The second research question aimed to analyze the internal structure of the two competency areas. The development of TPACK as a central component presupposes knowledge in all other components, which is why it should be possible to demonstrate corresponding correlations in the path models. Previous studies are not clear regarding the relevance of the individual components in terms of their specific influence on TPACK. In particular, the role of TK, as a significant component for the extension of PCK to TPACK, is unclear (e.g., [26,47,48,49,50]). To further investigate this issue, path models were used to examine the correlations of each of the four components. For both competency areas, the three components TK, TCK, and TPK correlate similarly high with each other. However, differences emerge with regard to the predictive effect on TPACK. Only in the area Information Search and Evaluation TK has a significant influence on TPACK, as measured by the factor loadings. The fact that an influence of TK can be proven sometimes and sometimes not matches the inconsistent study situation available so far. The question remains whether there are reasons for the missing or existing influence of TK and what these are. These studies (e.g., [26]) have in common that the surveys were conducted with subject-unspecific scales or items. What differs, however, are the subjects and fields on which the participants were surveyed. Unfortunately, there are no comparable studies to date. The reason for the divergent results regarding the influence of TK could be differences in the composition of the samples, as well as related content and skill areas (subject disciplines, teaching experience, etc.). Depending on subjects and related competency areas covered, the influence of TK could actually vary in magnitude or not be present at all, as can be hypothesized in the following considerations related to our case: There is certainly a difference between the competencies that a teacher must have and those that pupils should develop. The latter can be considered as a subset of the competencies available to teachers. The more the competencies available to teachers match the competencies that pupils should develop (e.g., as consequence of an ICT syllabus), the smaller the expectable difference should be. For example, the TK competencies in the area of biological Information Search and Evaluation should have higher intersections for both groups (e.g., ISE.S.N2: List aspects of the need for a research strategy (problem analysis, keywords, synonyms, and search services)) than, for example, in the area of Presentation (e.g., PRE.S. N1: Name in each case several technical ways of presentation: of content at different scales (e.g., document camera, video camera, smartphone, tablet, microscope camera), of processes on different time scales (e.g., slow motion, time lapse), for a larger auditorium (e.g., beamer, interactive boards) for multiple groups (e.g., display on multiple terminals) or for a single receiver). Here, for example, the competencies required for teaching go far beyond what needs to be taught to pupils, and not all of them need to be integrated as learning objectives in the classroom, resulting in a less strict correlation between existing TK and TPACK.
In terms of correlations between components in the TPACK model, it is interesting to observe that the correlations between TK, TPK, and TCK are almost identical for the individual domains. Comparing these to other studies in completely different content contexts and with different addressees [51,52], Ref. [26] reveals both similar and completely different correlations between these components. Again, similar to the varying influence of TCK on TPACK shown in this study, this could indicate subject- or domain-specific correlations. Ultimately, TCK as content-related knowledge infers an influence in the actual content area under consideration. Depending on the overall scope of the respective related TK and TCK, different correlations and effects can be assumed with respect to TPACK.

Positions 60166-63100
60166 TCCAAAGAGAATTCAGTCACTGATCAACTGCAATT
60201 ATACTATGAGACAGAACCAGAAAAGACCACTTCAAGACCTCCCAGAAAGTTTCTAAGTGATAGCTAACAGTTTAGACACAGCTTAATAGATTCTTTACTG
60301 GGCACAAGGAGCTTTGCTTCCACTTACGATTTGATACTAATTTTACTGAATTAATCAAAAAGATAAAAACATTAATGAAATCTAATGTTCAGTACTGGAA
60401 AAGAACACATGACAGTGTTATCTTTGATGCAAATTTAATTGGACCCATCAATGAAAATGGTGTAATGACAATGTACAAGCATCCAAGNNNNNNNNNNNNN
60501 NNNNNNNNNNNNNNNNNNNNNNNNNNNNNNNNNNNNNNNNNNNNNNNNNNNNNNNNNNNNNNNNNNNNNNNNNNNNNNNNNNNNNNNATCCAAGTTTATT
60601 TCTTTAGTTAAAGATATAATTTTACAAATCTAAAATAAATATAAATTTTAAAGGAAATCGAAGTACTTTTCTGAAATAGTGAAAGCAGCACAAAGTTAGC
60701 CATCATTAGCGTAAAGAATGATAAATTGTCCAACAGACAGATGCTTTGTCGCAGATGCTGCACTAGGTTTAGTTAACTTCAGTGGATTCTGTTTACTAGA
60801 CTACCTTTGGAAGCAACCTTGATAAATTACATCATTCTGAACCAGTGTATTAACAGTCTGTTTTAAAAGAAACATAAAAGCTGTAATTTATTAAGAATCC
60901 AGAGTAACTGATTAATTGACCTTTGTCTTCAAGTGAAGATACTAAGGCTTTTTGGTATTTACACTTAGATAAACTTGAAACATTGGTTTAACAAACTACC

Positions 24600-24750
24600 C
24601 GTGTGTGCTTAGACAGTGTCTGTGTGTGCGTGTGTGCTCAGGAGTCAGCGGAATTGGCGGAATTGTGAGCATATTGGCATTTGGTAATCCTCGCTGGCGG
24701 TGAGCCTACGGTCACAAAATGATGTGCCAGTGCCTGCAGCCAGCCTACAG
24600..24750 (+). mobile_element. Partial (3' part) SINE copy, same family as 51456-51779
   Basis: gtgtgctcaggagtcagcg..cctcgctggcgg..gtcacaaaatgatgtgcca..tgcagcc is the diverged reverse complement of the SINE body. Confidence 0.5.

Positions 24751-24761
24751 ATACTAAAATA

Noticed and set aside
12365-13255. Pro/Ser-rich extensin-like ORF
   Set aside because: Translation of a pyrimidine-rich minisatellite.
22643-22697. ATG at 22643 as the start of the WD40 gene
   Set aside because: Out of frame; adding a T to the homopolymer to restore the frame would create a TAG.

5. Conclusions

DiKoLAN can be considered as a science teaching- and practice-oriented approach and first step towards domain-specific structuring and assessment of TPACK, as previous subject-specific description of TPACK has been limited so far [53]. Subject non-specificity of TPACK test instruments may lead to reduced validity [54]. With regard to practical implications, the specifically formulated competency areas, levels, and goals of DiKoLAN result in numerous fields of application and potential use-cases. For example, they can guide the creation of curricula for the university phase of teacher education, as well as the evaluation of competency levels and development processes for student teachers in science. The construction of tasks for the measurement of competencies, as well as for self-assessment, requires corresponding formulations of goals and descriptions of desired competencies, as they are given by DiKoLAN. Lecturers can use such formulations to create subject-specific competence profiles and, thus, identify existing strengths and areas for development in the competency profiles of students. Based on this, tailored courses and learning environments can be designed or individual support offers can be composed. The precise identification of development areas of individual students also allows individual competence support with digital online offerings and self-learning courses, the content of which can be specifically tailored to the relevant competency levels and components in conjunction with the formulated basic digital competences in DiKoLAN. Here, the subject- or science-specific perspective provides more concrete results, that are clearly related to the subject taught, than general and subject-unspecific tools for competence analysis or reflection, such as self-assessment tools corresponding to, for example, DigCompEdu [12]. With regard to the possible domain- or area-specificity of competency characteristics and correlations of their impact, a structuring of digital competencies is also a basic prerequisite to be able to compare and relate data from research projects. A very comprehensive and unspecific view and interpretation of the competency components, as in the model developed by Mishra and Koehler [16], may not be sufficient for research purposes under certain aspects. In addition, for the conception of addressee-related support measures, a knowledge of the concretely existing knowledge and competence basis is indispensable, if target-oriented support and subsequent evaluation is to be carried out.